The renaissance of eels in the Fens is a welcome sight
- Credit: Matthew Usher
The mysterious eel has long been a source of fascination. Now, after years of decline, it seems this strange species of fish is making a recovery, writes CHRIS BISHOP.
On a moonless night as black as bog oak, their journey begins. They say more lies are told about the pike than any other fish, but the eel's incredible migration almost beggars belief.
After decades of decline so steep it was feared it was facing extinction, the mysterious species appears to have undergone a dramatic recovery.
Bumper numbers of elvers have returned to the Fens, sparking hopes that the snake-like fish might not have had its chips yet after all.
More than 50,000 used a new fish pass at St Germans in just three weeks in April.
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'It's brilliant news, it's a really good sign,' said Peter Carter from Outwell, near Wisbech – one of Britain's last eel fishermen, whose family have been trapping them for centuries.
'The old Fen people always reckoned the elvers came every 20-25 years. In the 1970s we had millions. Now we've got these eel passes, so it's got to be a good sign.'
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Passes, like the structure which now stands alongside St Germans Pumping Station, help eels bypass man-made barriers such as sluices, weirs and locks. Our rivers are now an obstacle course for any species which needs to move up and down them to breed.
A pass joining the Cut-Off Channel to the River Wissey at Stoke Ferry, near Downham Market, is used both by eels and the enigmatic sea trout, which is also clinging on amid the sugar beet and the potato fields.
'Hopefully I'll be a rich man in 10 or 15 years' time,' said Mr Carter, who places hand-woven willow traps baited with road kill in spots passed down through the generations where the eels run.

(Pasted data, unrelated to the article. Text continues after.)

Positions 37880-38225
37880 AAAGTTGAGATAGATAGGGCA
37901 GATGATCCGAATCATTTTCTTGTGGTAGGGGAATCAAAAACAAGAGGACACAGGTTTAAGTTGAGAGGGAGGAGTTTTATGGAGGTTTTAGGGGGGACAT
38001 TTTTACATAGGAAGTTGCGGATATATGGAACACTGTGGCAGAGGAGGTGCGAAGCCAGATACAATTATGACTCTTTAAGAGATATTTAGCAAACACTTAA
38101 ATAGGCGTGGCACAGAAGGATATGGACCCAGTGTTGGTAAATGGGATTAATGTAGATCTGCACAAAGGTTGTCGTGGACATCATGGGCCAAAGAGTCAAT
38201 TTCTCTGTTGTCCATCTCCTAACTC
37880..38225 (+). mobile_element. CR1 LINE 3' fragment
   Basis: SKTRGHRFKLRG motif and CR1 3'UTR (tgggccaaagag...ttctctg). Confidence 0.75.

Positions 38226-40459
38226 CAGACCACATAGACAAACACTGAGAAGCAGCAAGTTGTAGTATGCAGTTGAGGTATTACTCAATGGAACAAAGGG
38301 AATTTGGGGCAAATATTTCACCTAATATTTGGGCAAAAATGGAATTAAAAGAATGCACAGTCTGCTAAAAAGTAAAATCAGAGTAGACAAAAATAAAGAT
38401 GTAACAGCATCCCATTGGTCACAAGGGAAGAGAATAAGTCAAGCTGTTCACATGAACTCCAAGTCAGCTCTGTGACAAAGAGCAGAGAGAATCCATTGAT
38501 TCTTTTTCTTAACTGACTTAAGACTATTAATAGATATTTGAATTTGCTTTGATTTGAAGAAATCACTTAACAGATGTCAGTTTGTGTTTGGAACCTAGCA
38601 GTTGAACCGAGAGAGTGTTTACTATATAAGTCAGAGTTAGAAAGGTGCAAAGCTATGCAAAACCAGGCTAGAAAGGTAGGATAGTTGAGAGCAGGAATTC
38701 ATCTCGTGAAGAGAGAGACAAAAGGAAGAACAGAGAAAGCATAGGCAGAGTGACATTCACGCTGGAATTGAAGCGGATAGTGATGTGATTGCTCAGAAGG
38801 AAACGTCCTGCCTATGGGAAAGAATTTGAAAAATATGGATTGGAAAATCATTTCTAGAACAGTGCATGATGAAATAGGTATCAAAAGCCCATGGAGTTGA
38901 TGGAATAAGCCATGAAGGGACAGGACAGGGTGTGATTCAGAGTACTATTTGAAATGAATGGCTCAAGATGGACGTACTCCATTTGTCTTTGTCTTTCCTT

'But the biggest problem is the silver eels going back to sea. I worry whether we're doing enough to help them. There's no point helping them get up the river if we don't help them get back down again. They need to put more weed cover along the river edges, to give them somewhere to hide away again.'
When the eels turn silver and set off for the sea, they face yet more obstacles and barriers in their path. Some blame a parasite which attacks their swim bladders for the species' decline, killing many on their way to their spawning grounds.
But growing numbers of conservationists and fisheries experts say there is much more which could be done to set our house in order closer to home, by making our river
systems easier for migratory fish to negotiate.
All this might cost money, but it's hard to think of a species which adds as much value in terms of providing a high protein food source.
Otters – the apex predator of our waterways – have come back with a bang in recent years, with animals regularly seen in the Fens. The
wriggly eel is one of its favourite snacks.
Birds, including herons and the rare bittern, eat them, while beneath the surface the highly-prized pike also snaps up its fill.
Centuries ago, they were a currency as well as a human staple. In the 12th Century, the stone to build Ely Cathedral was bought from Peterborough Abbey, for 8,000 eels a year. In recent years, as eels have become scarcer, their value has rocketed with dealers in Japan and Asia, where the fish is a delicacy, offering thousands of pounds for a kilo of elvers. While moves are afoot elsewhere to farm the fish, a recovery in wild stocks offers the best hope for a sustainable future for anguilla anguilla.
While Peter Carter looks forward a decade or so, to when the new generation of elvers matures, scientists will be watching the sluices next spring, to see whether thousands again return to the Fens.
What more should we do to help the eel? Email email@example.com